I studied my masters in China. While there, I was a black girl. Most Chinese I met have never seen a black person so, when they do, they stare at you first, then they touch your braided hair; if you are a girl In the villages, the courageous ones will touch your skin and see if it is black because of dirt or just naturally darkened skin due to sun burn. But then, they will also call you FEIZHOU REN – African, never considering you being from the islands, or the states, but just African. Besides, they have a perception that Africans do not take a shower, are dirty, very poor, and have no knowledge about most things. Basically, in China, I was like a chimpanzee, an animal coming directly from the zoo that could be waved at, taken pictures wondrously, looked at with amazement and sometimes with disgust.
Don’t you get me wrong, I have a soul of a traveler and I definitely had had an amazing time regardless of the racism I was subjected to. At some point, I was adopted by a Chinese old couple after I did my first volunteer activity in an elderly home, where I performed a Chinese song called PENGYOU – Friend. I had and still have a Chinese little sister, who was at first a friend but now calls me her sister; besides, I made a couple of some memorable Chinese friends.
For my friends – quoting one of them who had sent me a note on my last birthday anniversary saying, “You are the kind of person who knows exactly what she wants from life and that is the quality that amazes me about you.” I imagine that they saw me as a mesmerizing person, an eye opener, blah blah, blah.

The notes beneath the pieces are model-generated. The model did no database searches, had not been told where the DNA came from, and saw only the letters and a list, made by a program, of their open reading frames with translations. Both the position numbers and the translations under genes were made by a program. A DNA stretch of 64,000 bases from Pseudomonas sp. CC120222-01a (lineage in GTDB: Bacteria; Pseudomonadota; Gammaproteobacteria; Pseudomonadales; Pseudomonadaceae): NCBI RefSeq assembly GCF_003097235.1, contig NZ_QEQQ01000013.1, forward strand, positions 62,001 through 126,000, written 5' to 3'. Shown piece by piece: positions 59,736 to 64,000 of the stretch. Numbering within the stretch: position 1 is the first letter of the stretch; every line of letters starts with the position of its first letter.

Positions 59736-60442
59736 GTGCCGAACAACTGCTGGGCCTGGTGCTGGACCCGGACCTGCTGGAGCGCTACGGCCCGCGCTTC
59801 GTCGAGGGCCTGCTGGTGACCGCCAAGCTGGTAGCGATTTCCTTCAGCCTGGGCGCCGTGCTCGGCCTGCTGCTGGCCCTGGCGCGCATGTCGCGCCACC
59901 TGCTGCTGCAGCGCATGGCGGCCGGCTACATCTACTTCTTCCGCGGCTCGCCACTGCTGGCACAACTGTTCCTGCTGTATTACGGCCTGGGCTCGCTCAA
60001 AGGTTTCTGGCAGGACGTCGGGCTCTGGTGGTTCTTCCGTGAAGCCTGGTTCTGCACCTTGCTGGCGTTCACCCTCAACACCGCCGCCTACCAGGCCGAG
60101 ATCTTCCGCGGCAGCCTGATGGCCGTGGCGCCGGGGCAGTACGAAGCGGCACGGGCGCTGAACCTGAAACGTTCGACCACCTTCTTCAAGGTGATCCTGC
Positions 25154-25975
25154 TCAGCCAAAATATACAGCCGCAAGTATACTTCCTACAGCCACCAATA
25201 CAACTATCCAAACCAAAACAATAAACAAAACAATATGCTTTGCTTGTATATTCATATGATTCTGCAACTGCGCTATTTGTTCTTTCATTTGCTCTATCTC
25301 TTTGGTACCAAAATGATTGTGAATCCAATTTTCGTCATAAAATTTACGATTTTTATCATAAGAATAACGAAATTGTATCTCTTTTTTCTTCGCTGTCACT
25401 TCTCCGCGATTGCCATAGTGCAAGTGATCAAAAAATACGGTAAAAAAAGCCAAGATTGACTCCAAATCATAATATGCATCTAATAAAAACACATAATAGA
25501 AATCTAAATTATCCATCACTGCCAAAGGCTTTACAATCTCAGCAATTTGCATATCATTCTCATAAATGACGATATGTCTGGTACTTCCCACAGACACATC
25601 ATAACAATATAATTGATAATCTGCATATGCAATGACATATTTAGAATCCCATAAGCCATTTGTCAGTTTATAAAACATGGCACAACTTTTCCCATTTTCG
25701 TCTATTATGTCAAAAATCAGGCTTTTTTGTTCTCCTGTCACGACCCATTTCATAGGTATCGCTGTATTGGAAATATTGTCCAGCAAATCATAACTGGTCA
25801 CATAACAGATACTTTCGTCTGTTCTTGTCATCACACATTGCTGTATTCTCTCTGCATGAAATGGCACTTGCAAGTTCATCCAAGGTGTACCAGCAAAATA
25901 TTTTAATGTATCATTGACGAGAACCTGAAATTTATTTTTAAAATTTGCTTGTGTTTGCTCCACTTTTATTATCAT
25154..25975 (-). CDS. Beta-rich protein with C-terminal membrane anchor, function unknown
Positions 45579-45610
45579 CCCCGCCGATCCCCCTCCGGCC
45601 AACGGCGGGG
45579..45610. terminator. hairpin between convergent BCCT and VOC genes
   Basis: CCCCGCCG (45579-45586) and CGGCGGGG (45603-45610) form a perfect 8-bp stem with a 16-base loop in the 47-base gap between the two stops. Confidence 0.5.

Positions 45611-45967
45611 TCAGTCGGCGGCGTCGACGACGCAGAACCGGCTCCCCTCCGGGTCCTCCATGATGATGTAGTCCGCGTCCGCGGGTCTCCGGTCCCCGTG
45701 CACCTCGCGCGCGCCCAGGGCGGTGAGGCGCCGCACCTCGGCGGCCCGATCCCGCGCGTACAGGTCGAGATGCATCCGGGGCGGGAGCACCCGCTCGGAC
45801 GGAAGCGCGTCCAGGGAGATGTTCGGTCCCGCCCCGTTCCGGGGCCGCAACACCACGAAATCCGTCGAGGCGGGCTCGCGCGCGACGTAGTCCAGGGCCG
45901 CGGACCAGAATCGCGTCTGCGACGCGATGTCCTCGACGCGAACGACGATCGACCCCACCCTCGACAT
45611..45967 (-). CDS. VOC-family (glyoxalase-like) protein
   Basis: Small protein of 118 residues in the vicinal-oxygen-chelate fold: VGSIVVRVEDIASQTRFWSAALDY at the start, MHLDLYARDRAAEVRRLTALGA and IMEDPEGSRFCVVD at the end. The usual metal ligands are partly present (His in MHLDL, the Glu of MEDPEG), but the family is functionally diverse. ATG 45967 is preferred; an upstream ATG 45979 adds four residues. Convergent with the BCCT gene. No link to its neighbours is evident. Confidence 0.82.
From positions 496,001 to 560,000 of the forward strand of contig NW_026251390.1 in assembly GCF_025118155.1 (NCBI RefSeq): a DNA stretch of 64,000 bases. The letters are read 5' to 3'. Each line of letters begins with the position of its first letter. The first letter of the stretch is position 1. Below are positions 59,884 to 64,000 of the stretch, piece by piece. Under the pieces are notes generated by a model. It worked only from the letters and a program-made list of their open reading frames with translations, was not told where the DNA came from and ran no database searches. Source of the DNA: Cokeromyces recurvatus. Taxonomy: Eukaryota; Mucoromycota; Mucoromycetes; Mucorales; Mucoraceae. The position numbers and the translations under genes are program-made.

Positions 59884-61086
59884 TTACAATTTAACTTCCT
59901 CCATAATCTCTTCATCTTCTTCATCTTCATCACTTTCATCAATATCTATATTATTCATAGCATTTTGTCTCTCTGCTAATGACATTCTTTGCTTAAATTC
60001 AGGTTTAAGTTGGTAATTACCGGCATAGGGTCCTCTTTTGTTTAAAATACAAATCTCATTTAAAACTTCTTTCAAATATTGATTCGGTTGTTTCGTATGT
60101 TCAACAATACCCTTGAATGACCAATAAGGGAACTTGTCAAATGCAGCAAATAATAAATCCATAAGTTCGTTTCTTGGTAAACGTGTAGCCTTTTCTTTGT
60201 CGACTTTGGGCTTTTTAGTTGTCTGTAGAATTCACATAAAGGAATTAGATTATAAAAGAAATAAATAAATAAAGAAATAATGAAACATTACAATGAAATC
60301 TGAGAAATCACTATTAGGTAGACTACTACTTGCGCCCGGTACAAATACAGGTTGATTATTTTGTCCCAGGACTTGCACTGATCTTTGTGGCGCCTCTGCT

I am the last born of 17 children. I was once spoiled as a child; I am still loved and respected for being successful in my studies and being an independent person. Today, I am mostly a grown up girl, who should probably start thinking about commitment, marriage, children, and work of course.
I have been to Europe for a short time; however, I have not been to America yet. One thing is guaranteed though, that wherever I go I will be a different person and people, depending on their education, race, and culture, will have some sort of different perceptions / opinions about me. This is who I am for the world in which I was born, raised up, and currently striving to make my own way. This begs the question; who am I and what is my purpose in life?
I know I am a human being and not a chimpanzee, I am also a girl as gender would define, I was born and raised in a family, brought up in a particular culture and religion, I was educated in different schools from the world. I am mostly a sister, a friend, a daughter, and maybe something else for other people. I could compare myself to a small bird, among many other animals, but all being just birds in the sky, and my seldom purpose in this life is to fly as far as I can (travel as much as I can), stand on any other tree or soil in the world (any country existing), feel the air (feel free), meet other birds (meet other people), and definitely see myself as beautiful as a multicolored peacock; be a parrot to imitate every language I can hear, and finally just be a FREE BIRD.
By Tany Kigany Kombate Nene, a regional intern at World Youth Alliance Africa in Nairobi, from Togo.